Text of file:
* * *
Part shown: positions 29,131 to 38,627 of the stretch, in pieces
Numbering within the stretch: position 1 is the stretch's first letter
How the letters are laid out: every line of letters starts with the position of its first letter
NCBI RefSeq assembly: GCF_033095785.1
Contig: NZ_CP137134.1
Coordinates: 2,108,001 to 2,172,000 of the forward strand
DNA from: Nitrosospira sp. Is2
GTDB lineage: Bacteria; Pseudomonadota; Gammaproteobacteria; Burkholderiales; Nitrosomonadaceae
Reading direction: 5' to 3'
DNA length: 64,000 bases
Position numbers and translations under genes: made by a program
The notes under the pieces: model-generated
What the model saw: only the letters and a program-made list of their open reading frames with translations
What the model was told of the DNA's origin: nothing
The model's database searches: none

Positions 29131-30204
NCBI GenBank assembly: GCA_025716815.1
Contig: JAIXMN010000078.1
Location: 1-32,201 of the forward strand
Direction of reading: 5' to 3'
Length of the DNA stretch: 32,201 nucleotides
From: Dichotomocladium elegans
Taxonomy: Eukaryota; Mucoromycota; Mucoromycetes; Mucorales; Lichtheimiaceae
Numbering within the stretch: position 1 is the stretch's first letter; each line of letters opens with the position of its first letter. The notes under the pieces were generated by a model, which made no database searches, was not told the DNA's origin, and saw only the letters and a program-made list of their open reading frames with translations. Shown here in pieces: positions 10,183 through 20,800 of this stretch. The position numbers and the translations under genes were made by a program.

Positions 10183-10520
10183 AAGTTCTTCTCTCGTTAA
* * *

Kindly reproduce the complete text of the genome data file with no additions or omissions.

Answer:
Part shown: positions 29,131 to 38,627 of the stretch, in pieces
Numbering within the stretch: position 1 is the stretch's first letter
How the letters are laid out: every line of letters starts with the position of its first letter
NCBI RefSeq assembly: GCF_033095785.1
Contig: NZ_CP137134.1
Coordinates: 2,108,001 to 2,172,000 of the forward strand
DNA from: Nitrosospira sp. Is2
GTDB lineage: Bacteria; Pseudomonadota; Gammaproteobacteria; Burkholderiales; Nitrosomonadaceae
Reading direction: 5' to 3'
DNA length: 64,000 bases
Position numbers and translations under genes: made by a program
The notes under the pieces: model-generated
What the model saw: only the letters and a program-made list of their open reading frames with translations
What the model was told of the DNA's origin: nothing
The model's database searches: none

Positions 29131-30204
NCBI GenBank assembly: GCA_025716815.1
Contig: JAIXMN010000078.1
Location: 1-32,201 of the forward strand
Direction of reading: 5' to 3'
Length of the DNA stretch: 32,201 nucleotides
From: Dichotomocladium elegans
Taxonomy: Eukaryota; Mucoromycota; Mucoromycetes; Mucorales; Lichtheimiaceae
Numbering within the stretch: position 1 is the stretch's first letter; each line of letters opens with the position of its first letter. The notes under the pieces were generated by a model, which made no database searches, was not told the DNA's origin, and saw only the letters and a program-made list of their open reading frames with translations. Shown here in pieces: positions 10,183 through 20,800 of this stretch. The position numbers and the translations under genes were made by a program.

Positions 10183-10520
10183 AAGTTCTTCTCTCGTTAA